This book review first appeared in The Horror Zine.
While writing this review I glanced over to my bookshelves. I am an all-day sucker for reference books, dictionaries of this or that, encyclopedias, guides, and all popular culture compendiums. Right off the bat, I spied The Dictionary of Satanism, The Dictionary of Imaginary Places, and Brave New Words: The Oxford Dictionary of Science Fiction. Out of sight were the Doctor Who and Star Trek dictionaries, and a dozen or so similar books invaluable to any writer or reader of any fictional universe.
The Science Fictionary by Robert W. Bly is a needed addition to the reference shelf with essential tidbits, descriptions and definitions across its pages, fostering those neat nostalgic flashbacks or wonderful new explorations into the many threads that weave the fabric of our literary and cinematic cultures. The strength of Mr. Bly’s work is that he has the temerity to include horror and fantasy along with the science fiction. Honestly, although horror makes the hard money, it is science fiction that usually brings prestige; and fantasy often splinters between both, creating a pivot that can go either way. Science fiction dictionaries focus mostly on literary sources, too, which can all be very snobbish indeed. Bly goes against such convention and his ambitious undertaking finally brings the whole media family together, creating a more rewarding and enriching experience for the modern, multi-faceted fan, who realizes one does not live by just science fiction or fantasy or horror, but is enriched by all three.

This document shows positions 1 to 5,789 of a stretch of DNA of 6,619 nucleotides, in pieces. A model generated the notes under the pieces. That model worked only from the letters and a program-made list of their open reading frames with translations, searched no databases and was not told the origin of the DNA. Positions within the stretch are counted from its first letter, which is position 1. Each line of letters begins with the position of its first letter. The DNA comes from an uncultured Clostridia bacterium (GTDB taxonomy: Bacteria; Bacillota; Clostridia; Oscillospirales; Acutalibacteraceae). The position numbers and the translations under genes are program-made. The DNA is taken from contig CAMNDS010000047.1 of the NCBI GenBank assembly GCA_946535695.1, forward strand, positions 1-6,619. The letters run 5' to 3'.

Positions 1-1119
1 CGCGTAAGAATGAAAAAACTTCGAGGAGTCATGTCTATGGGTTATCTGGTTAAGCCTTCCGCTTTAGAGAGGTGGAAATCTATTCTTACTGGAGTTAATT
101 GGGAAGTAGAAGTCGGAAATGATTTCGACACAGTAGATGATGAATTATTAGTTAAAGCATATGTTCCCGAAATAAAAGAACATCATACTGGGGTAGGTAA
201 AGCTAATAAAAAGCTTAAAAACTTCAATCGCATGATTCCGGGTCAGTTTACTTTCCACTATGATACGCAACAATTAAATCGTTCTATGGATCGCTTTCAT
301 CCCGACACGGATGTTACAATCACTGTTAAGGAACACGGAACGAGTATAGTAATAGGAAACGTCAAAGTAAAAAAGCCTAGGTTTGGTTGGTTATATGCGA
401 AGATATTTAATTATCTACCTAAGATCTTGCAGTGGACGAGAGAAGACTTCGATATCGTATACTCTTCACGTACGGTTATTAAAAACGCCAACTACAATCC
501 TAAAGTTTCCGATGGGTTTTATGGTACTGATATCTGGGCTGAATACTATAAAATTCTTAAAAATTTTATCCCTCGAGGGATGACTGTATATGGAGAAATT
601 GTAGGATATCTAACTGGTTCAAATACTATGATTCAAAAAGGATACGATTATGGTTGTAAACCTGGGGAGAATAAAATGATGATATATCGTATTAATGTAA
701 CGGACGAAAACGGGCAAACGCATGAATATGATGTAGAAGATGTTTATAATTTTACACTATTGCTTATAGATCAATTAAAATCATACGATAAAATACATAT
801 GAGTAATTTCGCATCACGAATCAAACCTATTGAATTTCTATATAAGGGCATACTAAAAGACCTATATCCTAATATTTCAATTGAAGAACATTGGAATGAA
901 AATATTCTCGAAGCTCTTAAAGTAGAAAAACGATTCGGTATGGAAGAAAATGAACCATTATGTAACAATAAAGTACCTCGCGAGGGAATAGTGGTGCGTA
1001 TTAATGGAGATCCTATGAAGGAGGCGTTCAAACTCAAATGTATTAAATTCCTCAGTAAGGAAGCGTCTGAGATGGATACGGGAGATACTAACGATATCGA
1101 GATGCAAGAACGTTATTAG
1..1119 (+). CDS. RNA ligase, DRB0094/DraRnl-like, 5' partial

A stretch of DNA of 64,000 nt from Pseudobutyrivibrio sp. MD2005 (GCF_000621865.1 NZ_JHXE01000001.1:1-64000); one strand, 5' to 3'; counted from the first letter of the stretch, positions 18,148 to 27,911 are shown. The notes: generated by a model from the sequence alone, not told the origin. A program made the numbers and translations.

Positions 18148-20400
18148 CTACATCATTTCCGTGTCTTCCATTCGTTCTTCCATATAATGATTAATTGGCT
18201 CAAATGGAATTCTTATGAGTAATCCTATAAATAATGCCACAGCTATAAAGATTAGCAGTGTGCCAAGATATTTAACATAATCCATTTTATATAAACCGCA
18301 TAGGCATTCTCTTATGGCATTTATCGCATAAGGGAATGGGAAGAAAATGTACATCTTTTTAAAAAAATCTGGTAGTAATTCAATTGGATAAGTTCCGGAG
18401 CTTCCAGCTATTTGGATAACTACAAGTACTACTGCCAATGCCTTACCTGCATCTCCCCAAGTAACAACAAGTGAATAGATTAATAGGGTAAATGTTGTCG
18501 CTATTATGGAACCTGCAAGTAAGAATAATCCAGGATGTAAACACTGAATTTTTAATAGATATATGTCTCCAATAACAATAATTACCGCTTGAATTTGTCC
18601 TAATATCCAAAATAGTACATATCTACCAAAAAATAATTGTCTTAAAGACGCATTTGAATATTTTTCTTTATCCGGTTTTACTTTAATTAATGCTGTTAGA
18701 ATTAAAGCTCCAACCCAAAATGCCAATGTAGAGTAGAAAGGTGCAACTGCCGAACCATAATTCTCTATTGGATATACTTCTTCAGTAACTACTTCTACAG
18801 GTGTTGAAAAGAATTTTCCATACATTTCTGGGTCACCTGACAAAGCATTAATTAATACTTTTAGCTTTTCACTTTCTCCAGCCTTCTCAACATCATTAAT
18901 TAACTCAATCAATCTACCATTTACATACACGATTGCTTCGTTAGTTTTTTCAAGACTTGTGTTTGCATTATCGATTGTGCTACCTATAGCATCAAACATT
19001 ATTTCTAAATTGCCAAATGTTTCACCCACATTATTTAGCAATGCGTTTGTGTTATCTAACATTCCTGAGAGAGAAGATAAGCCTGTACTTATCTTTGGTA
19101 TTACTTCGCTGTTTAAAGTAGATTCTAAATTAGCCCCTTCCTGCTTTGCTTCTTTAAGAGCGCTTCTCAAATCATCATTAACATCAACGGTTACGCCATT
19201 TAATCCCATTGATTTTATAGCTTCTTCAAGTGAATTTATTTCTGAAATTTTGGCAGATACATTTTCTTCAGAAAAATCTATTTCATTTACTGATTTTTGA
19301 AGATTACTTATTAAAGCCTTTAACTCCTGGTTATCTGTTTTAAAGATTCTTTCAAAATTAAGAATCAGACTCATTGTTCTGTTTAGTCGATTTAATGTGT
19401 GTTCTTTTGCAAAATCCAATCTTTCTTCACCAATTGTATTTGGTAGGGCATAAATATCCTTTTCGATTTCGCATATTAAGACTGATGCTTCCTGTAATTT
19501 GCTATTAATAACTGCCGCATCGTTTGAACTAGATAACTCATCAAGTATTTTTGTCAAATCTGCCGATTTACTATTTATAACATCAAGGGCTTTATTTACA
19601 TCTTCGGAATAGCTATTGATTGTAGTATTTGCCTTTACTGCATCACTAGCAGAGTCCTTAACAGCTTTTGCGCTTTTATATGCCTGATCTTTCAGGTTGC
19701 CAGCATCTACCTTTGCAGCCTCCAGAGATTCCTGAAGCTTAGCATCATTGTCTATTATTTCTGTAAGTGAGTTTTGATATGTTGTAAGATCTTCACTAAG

Pulling from rich sources that include movies, books, mythology, and television series, there are entries like my childhood favorite anime, ‘Tobor’, the 8th Man, a robot who ‘smokes’ cigarette-like power cells to recharge, and ‘Ubik’, an aerosol spray that gives people new vigor and energy. The Oxford Dictionary of Science Fiction does not mention these. It also does not mention ‘Asphyx’ or ‘Drakulon’, but Bly does. Any knowledgeable comic book fan knows that Drakulon is Vampirella’s home planet. And for anyone into odd, little known horror movies, the Asphyx is the aura that surrounds people just before they die and also refers to the name of the creature ready to snatch it away (as well as the title of the movie). Bly may make some new fans by including such entries.
His entries vary between common inclusions and ones you may not find elsewhere. His writing style is concise and leaves out dates and extensive source citations, making for a more casual reading focused on explanations. At times, those explanations could use a little more depth. For instance, reading the ‘Jefferies Tubes’ entry, while the description notes they are maintenance conduits aboard Starfleet vessels, the origination of the term is missing but important. An extra sentence pinning that unique set design to Matt Jefferies, who designed the original Enterprise, is an important acknowledgement. The same can be said for the ‘Dalek’ entry, where Peter Nation, who thought of the famous cyborg enemy of Doctor Who, along with Raymond Cusick’s stark design, should also be cited. But then Bly goes one better than the Oxford Dictionary of Science Fiction by giving a better description of the Daleks and even mentions Davros, their infamous creator.
If you are thinking that today’s internet, Wikipedia, and various online fan-related dictionaries and resources make books like The Science Fictionary obsolete, you would be wrong. Way wrong. Pick up a copy, either print or digital, page through it, highlight the new and relish the familiar, but explore its pages. You may just hear the words of Carol Marcus in the Wrath of Kahn: “Let me show you something that will make you feel young as when the world was new.”
Having all that science fiction, fantasy, and horror information finally in one book, at your fingertips, may just be that exhilarating for you.